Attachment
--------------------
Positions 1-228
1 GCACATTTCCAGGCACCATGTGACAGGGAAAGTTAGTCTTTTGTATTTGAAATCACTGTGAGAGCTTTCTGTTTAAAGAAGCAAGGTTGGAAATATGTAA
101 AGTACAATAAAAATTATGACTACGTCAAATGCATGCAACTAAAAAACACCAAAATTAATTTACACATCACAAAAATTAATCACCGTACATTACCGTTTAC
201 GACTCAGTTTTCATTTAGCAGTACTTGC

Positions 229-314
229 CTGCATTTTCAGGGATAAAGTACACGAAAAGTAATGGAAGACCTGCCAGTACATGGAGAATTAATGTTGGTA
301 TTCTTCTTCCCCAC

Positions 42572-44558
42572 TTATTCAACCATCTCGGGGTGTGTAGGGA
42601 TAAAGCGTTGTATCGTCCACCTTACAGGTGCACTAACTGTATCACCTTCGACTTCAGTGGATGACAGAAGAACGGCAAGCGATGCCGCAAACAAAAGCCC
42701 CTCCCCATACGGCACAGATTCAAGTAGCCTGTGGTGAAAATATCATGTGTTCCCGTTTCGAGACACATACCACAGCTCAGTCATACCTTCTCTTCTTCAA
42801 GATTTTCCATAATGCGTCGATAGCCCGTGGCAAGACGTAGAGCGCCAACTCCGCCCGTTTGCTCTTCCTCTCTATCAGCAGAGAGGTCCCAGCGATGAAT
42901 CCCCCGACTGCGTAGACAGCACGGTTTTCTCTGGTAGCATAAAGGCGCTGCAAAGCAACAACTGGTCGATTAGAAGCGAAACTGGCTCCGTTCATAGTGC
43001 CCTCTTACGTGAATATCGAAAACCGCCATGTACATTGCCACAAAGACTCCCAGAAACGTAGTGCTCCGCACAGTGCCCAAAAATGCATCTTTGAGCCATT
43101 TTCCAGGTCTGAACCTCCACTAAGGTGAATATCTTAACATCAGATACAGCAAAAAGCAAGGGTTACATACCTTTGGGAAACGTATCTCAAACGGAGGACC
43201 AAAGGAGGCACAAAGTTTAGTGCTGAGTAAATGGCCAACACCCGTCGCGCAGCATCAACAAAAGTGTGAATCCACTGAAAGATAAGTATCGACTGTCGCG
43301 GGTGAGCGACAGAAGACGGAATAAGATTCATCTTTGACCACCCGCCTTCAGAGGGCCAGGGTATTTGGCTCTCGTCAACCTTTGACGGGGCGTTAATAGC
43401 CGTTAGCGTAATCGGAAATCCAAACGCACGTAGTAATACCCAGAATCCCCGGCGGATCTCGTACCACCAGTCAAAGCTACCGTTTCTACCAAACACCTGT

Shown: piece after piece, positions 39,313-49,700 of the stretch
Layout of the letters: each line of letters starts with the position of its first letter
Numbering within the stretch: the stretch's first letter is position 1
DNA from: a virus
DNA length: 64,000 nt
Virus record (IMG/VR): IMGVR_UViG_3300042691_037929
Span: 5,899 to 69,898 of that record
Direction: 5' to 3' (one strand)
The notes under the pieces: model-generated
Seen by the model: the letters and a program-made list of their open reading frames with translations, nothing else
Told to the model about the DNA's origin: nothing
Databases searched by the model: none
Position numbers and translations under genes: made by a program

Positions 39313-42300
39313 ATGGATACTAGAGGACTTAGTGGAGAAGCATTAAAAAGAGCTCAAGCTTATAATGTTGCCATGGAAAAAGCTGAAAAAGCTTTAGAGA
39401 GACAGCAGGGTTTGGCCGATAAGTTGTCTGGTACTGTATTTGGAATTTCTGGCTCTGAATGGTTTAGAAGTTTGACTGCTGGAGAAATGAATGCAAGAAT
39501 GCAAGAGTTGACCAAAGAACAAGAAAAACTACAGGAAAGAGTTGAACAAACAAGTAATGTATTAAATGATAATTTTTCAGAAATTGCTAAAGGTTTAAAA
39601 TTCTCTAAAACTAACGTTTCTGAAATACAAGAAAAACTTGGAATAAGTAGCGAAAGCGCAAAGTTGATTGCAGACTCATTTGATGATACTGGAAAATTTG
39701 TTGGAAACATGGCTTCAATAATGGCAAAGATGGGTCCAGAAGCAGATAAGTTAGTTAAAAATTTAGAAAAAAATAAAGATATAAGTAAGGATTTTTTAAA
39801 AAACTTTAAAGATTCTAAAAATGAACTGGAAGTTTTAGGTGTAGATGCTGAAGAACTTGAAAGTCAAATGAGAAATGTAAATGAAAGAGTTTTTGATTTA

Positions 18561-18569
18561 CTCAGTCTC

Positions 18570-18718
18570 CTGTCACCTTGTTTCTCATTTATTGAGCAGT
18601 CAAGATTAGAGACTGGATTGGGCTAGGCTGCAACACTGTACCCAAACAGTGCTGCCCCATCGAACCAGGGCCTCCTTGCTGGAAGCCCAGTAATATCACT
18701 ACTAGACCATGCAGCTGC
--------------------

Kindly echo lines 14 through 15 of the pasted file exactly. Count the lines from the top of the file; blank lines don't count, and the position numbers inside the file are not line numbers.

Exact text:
43001 CCTCTTACGTGAATATCGAAAACCGCCATGTACATTGCCACAAAGACTCCCAGAAACGTAGTGCTCCGCACAGTGCCCAAAAATGCATCTTTGAGCCATT
43101 TTCCAGGTCTGAACCTCCACTAAGGTGAATATCTTAACATCAGATACAGCAAAAAGCAAGGGTTACATACCTTTGGGAAACGTATCTCAAACGGAGGACC